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Are Random Boardings Unconstitutional?

Seaman Casey Coyne, a crewmember aboard the Coast Guard Cutter Shearwater, watches the Shearwater's boarding team perform a vessel inspection aboard a recreational vessel, Jan. 9, 2013, in the waters off Virginia Beach, Va.

Michigan outlawed it. Ohio lawmakers are on course to prohibit it. Arkansas has declared it unconstitutional.

If nothing else, the subject of random boarding of the nation’s recreational boaters is finally taking center stage.

Michigan lawmakers stirred the pot last year when they passed a bill prohibiting random stops of recreational boats for safety inspections. So it comes as no surprise that their action spilled over to neighboring Ohio where a similar bill is now rapidly moving through that legislature. But perhaps the biggest surprise is a recent Arkansas Supreme Court ruling that random boarding violates the Fourth Amendment.

First, Ohio’s House Bill 29, sponsored by Rep. Rex Damschroder, R-Fremont, had its final hearing Tuesday. It was unanimously passed out of committee and passage by the full house seems assured. The bill has broad support from Ohio’s boaters, the marine industry and the Ohio Division of Watercraft. Division chief Rodger Norcross might have summed things up in Ohio the best during his candid testimony:

“We are supportive of HB 29 and agree that it is common-sense legislation designed to encourage, rather than discourage, recreational boating,” Norcross told lawmakers. “In my time serving as chief, it has been made clear that excessive and random boardings of vessels by Division of Watercraft law enforcement are unacceptable,” he added.

Norcross later noted that while it’s currently his policy, confirming it in Ohio law assures boaters the policy won’t change with future administrations and that’s important.

The Michigan law (and Ohio’s HB-29 when it passes) covers state and local agency marine patrols. But Michigan’s waters include four of the five Great Lakes while Ohio has the largest part of Lake Erie. Those waters are also federal and, therefore, patrolled by the Coast Guard. Boaters have been complaining about excessive random Coast Guard boardings for several years.

When Michigan’s law passed, I asked the Coast Guard if it would follow the Michigan statute. The answer was: It’s up to the various sector commanders, but federal law allows random boarding and federal law trumps state law. And that brings me to Arkansas.

On Feb. 7 , the Arkansas Supreme Court (case: Arkansas v. Robert M. Allen) handed down a ruling that the random stopping of Allen’s boat was unreasonable and violated Allen’s constitutional rights under the Fourth Amendment.

Allen was randomly stopped for a safety equipment check by Sergeant Glenn Tucker of the Game and Fish Commission. Tucker proceeded to arrest Allen and charge him with intoxication. Allen entered a no-contest plea in District Court and then appealed the conviction to the Garland County Circuit Court.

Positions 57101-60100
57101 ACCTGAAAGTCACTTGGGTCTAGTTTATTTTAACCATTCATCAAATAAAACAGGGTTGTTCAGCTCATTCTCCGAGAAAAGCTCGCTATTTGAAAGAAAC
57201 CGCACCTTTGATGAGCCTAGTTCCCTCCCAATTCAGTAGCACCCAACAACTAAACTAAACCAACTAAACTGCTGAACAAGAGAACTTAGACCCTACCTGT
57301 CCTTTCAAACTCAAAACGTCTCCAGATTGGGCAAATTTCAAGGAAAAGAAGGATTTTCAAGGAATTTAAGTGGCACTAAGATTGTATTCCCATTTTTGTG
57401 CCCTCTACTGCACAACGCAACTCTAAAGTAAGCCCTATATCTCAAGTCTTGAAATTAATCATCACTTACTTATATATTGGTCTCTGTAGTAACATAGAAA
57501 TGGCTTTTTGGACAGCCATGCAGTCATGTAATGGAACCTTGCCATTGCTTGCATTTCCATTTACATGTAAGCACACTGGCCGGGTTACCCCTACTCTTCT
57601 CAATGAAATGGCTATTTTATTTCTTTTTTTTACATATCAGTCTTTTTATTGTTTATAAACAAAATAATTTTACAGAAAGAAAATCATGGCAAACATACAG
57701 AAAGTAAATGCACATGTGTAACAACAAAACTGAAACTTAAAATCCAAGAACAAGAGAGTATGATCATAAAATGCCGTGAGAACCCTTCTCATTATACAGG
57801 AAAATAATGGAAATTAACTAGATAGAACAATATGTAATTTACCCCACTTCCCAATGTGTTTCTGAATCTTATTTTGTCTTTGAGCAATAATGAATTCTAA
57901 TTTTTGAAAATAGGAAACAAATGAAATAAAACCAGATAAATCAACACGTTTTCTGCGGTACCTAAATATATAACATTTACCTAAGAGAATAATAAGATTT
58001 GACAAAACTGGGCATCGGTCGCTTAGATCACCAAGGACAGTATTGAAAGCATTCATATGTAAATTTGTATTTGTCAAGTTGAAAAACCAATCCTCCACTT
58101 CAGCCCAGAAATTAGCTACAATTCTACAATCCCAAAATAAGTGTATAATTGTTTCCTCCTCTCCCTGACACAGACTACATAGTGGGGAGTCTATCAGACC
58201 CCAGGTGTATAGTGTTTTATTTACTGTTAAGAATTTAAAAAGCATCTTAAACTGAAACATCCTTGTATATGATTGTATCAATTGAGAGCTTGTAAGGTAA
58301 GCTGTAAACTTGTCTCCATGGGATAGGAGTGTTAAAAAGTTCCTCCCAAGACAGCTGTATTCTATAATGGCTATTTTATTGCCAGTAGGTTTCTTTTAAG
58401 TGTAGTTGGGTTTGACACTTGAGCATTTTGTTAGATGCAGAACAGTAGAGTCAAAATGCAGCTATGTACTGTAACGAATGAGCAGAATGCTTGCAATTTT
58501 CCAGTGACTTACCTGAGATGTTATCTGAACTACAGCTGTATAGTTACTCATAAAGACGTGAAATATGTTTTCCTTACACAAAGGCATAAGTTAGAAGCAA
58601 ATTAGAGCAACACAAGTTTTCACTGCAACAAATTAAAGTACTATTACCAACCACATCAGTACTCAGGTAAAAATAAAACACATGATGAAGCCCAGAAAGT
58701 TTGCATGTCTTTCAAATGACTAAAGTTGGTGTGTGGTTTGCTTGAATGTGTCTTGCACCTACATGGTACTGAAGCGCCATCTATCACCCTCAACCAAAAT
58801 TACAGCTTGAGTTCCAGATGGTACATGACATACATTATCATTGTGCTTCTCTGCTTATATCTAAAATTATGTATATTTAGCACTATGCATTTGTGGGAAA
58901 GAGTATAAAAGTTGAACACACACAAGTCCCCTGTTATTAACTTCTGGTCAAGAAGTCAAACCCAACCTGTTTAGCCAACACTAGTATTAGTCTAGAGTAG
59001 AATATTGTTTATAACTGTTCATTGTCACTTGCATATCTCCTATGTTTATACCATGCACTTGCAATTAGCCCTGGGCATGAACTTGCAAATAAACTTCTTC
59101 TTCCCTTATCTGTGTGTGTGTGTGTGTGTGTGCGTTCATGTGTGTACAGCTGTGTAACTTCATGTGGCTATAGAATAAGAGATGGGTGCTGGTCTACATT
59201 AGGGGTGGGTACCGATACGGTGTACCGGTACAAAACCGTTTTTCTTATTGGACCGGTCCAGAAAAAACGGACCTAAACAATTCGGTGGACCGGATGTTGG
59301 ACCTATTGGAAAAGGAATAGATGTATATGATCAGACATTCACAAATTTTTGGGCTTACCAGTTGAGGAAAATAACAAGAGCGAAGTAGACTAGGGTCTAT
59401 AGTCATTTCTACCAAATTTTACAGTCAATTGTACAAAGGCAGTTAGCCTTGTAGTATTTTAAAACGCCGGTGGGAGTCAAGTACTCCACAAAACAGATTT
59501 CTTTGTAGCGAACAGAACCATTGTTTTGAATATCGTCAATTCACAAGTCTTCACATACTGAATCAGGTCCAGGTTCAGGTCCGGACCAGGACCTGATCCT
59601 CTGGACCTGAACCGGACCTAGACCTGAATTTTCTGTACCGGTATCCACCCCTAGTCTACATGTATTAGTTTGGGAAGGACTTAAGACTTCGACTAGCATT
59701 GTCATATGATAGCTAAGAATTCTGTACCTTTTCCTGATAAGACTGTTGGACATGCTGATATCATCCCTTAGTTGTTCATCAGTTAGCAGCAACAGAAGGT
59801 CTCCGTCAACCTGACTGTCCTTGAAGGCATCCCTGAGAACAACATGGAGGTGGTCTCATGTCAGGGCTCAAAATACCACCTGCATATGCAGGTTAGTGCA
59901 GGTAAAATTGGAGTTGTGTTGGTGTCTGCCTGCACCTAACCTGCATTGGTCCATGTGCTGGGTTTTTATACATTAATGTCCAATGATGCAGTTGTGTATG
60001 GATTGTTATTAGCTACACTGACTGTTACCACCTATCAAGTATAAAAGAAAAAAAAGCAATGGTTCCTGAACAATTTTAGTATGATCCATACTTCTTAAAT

That court granted Allen’s motion to dismiss, finding that Arkansas Game and Fish officers had no authority to stop and arrest Allen because “there was a complete lack of probable cause for this Defendant’s (Allen’s) stop.” The state appealed to the Arkansas Supreme Court, which upheld the lower court’s ruling.

The Supreme Court ruled that regardless of Arkansas’ law stating that Fish and Game Officers can stop boats for random safety inspections, they do not have the unfettered right to stop and check a boat at will. To do so without probable cause removes the Fourth Amendment protection from unreasonable search and seizure. In this case, randomly stopping Allen’s pontoon, which was “legally registered and illuminated . . . and being operated in an unremarkable fashion” . . . was “unreasonable and violated Defendant’s rights under the Fourth Amendment.”

The Arkansas decision settles it for the fish-and-game officers there. It certainly raises a comparable question for all other states. But it really opens an interesting question about the same actions of the Coast Guard. The Fourth Amendment to the U.S. Constitution applies to the states but it is the federal law of the land. And, under the rule of law, the actions of government officials are prescribed by the principles and laws that make up our legal system and do not reflect the arbitrary whims and caprices of the government officials themselves.

In other words, isn’t a policy of stopping and boarding recreational boats, whether by a local, state or federal officer including Coast Guard personnel, for random safety checks unconstitutional at all levels? It seems reasonable to assume so. At the very least, isn’t it clearly time for a thorough review of any such policies as we begin another summer of boating?

(This story originally appeared in Soundings Trade Only.)